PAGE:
Jean Messagier — Le printemps commence avec un orage

Exhibition

Drawing

Jean Messagier
Le printemps commence avec un orage

Past: March 18 → April 28, 2023

Galerie Catherine Putman has pleasure in holding a new exhibition of works by Jean Messagier (1920-1999). In parallel, a selection of his works will be shown at the forthcoming Art Paris.

Encompassing painting, engraving and sculpture, Jean Messagier’s protean work continued throughout the second half of the 20th century, evolving continuously. The exhibition consists of a host of drawings and paintings on paper from the 1970s and a remarkable set of monotypes from the 1960s. The variety of the works reflects the freedom of creation that was dear to the artist.

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Jean Messagier, Le sexe des vallées, 1975 Synthetic feathers and spray paint — 21.65 × 30.71 in Galerie Catherine Putman

In the 1970s, Jean Messagier drew with oil pastels, crayons, spray paint or gouache using broad volutes and scrolls. Often related to lyrical abstraction, nuagism or the second School of Paris, Messagier never claimed to belong to a movement in art—just as he never wished to choose between abstract and figurative. His work was guided solely by a poetic and experimental spirit.

His spray painting and collages with different components augured the more expressionist style of subsequent years, thus marking his taste for popular culture. “Trop grande pâquerette” and “Plusieurs matinées combattant la nuit” are titles that are very visible in his works, reflecting humour and poetry and sometimes a certain taste for provocation, as in “Les sexes du printemps” for example.

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Jean Messagier, Trop grande pâquerette, 1973 Acrylic on paper — 25.59 × 39.37 in Galerie Catherine Putman

“The bare, shimmering copper plate. Use it like a mirror.

Forget acid and points and throw the ink straight on to the metal according to its squash.

Waiting for emergence from the press.

Fear of heating.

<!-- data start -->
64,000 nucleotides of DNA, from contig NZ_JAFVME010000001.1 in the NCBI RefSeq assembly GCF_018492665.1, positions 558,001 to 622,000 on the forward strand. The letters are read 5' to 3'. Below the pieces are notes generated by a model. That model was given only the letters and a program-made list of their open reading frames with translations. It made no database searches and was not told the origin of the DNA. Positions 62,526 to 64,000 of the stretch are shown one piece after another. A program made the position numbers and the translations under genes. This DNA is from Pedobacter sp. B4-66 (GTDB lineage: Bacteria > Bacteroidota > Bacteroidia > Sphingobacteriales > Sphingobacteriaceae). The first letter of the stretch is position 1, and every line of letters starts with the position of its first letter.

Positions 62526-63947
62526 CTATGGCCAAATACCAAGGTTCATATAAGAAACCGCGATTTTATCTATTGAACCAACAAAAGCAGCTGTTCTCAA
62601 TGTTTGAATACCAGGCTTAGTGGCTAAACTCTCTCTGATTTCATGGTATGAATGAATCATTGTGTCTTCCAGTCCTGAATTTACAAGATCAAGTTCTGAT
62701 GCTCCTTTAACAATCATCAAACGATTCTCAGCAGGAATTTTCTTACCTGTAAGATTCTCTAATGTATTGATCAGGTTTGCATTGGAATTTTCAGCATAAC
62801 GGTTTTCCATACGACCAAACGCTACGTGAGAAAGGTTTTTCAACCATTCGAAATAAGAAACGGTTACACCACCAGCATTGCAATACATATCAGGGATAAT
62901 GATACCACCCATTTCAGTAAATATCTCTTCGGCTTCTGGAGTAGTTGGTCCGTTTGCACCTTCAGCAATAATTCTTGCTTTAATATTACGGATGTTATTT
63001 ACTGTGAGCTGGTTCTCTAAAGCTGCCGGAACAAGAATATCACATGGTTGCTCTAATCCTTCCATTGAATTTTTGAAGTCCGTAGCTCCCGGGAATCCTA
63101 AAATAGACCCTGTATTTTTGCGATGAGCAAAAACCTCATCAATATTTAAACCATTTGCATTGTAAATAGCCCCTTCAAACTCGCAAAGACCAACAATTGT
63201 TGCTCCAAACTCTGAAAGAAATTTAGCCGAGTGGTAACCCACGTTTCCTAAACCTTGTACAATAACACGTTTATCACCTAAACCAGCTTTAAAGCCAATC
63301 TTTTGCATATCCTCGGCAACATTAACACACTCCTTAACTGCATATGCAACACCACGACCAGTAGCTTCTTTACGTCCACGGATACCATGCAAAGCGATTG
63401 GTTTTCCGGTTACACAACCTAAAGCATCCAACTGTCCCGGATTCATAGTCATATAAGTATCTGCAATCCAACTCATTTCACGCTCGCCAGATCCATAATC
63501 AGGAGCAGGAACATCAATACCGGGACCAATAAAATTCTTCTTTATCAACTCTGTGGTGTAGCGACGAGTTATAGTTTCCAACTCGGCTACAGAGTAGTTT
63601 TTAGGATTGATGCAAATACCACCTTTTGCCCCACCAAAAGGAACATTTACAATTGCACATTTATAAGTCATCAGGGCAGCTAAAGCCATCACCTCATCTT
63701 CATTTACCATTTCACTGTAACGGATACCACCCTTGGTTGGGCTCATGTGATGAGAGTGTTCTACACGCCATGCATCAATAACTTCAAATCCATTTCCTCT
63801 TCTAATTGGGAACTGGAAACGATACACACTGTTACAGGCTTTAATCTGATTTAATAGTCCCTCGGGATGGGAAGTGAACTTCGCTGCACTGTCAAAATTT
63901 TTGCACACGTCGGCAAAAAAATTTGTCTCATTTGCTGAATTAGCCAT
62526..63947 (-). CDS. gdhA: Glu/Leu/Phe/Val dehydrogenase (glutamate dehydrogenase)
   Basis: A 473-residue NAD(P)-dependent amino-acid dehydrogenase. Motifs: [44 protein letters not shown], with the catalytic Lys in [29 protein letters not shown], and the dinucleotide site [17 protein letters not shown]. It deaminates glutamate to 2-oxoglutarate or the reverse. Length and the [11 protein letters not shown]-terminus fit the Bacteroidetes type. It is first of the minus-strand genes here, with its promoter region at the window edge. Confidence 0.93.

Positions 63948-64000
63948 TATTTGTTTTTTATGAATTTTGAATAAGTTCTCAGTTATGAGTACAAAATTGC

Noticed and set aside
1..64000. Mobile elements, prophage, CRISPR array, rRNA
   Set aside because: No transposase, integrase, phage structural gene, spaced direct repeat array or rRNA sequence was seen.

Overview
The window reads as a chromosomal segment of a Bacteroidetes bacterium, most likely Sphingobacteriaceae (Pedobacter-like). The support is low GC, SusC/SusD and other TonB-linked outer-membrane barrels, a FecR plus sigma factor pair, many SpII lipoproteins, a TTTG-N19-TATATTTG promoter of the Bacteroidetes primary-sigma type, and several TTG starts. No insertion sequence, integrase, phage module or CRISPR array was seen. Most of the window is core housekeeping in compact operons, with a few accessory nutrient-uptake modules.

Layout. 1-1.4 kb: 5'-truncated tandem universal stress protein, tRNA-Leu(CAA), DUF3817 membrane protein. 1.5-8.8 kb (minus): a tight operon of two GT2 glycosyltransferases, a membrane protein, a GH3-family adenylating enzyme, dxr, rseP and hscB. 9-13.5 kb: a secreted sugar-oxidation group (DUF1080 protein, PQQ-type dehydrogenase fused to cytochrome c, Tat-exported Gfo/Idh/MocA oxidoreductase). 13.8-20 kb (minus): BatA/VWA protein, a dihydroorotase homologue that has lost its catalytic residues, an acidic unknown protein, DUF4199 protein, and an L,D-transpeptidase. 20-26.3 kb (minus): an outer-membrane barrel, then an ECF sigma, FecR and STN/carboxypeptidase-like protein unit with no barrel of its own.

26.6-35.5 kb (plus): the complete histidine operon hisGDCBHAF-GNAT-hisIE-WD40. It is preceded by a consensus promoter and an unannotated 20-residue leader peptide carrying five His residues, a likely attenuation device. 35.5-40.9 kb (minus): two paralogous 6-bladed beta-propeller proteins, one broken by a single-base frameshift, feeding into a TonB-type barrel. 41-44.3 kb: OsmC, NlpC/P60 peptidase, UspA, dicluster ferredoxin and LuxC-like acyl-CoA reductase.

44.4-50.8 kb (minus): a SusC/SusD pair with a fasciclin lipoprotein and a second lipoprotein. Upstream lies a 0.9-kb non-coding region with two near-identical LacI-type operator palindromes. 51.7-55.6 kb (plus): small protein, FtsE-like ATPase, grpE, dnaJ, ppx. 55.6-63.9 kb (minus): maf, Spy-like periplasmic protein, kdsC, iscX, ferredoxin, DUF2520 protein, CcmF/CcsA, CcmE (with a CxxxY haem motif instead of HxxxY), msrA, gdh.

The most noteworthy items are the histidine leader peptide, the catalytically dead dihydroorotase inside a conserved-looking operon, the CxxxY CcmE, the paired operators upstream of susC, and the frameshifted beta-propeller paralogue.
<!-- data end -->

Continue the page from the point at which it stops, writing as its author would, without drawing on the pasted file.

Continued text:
On one side the living paper.

On the other the dead copper."

Jean Messagier

An epigraph to the chapter devoted to monotypes in the catalogue raisonné “Jean Messagier, les estampes et les sculptures”, this quotation shows the attraction of this process for the artist.

Monotypes are made using printing techniques with a special feature: the paint is applied to copper (zinc or Perspex, etc. can also be used) and transferred to paper by pressure making it possible to obtain a single, unique print.

The broad gesture that is coloured and brushed on the copper plate is that of the painter but the print of the ink creates the work on paper. This is a perfect synthesis of two disciplines that at the heart of his work and could be described as a spontaneous print.

All the 1960s monotypes shown in the exhibition are characteristic of his painting during this period. Singular brushing effects are added to the technique when the brush sweeps over the copper plate, and those of squashing when the print is made with creation of dense printed areas, often using gold ink in Messagier’s work. It is the trace that interested the artist, as when he used marks of plants or crystallisation by cold.

“There are always surprises in monotypes. This is very interesting in fact but never by chance.

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Jean Messagier, Sans titre #4, 1964 Monotype — 26.38 × 29.13 in Galerie Catherine Putman

You can attain absolute perfection if you want. For me, a monotype is recreation, a leak from the bite of the acid into the metal impresses me; seeing acid penetrating copper always traumatises and disturbs me.

A monotype is halfway between engraving and painting. It has allowed me to say something completely different by releasing me from the two techniques." A talk with Jean Messagier by Daniel Meiller and Patrick Le Nouene, in Y.R. 1974

In parallel with this exhibition, the gallery will show emblematic works by the artist at the coming edition of Art Paris at the Grand Palais Éphémère from 30 March to 2 April 2023: gestural watercolours from the 1960s and paintings referred to as ‘gels’ (‘frosts’)— drawings of the cold laid out at night with glacial temperatures and that he collected on paper.

These works show Messagier’s taste for experiment. He sought the position of man in nature and of nature in art.

  • Opening Saturday, March 18, 2023 3 PM → 7 PM
04 Beaubourg Zoom in 04 Beaubourg Zoom out

40, rue Quincampoix

75004 Paris

T. 01 45 55 23 06 — F. 01 47 05 61 43

www.catherineputman.com

Châtelet
Rambuteau

Opening hours

Tuesday – Saturday, 2 PM – 7 PM
Other times by appointment

The artist

  • Jean Messagier

From the same artist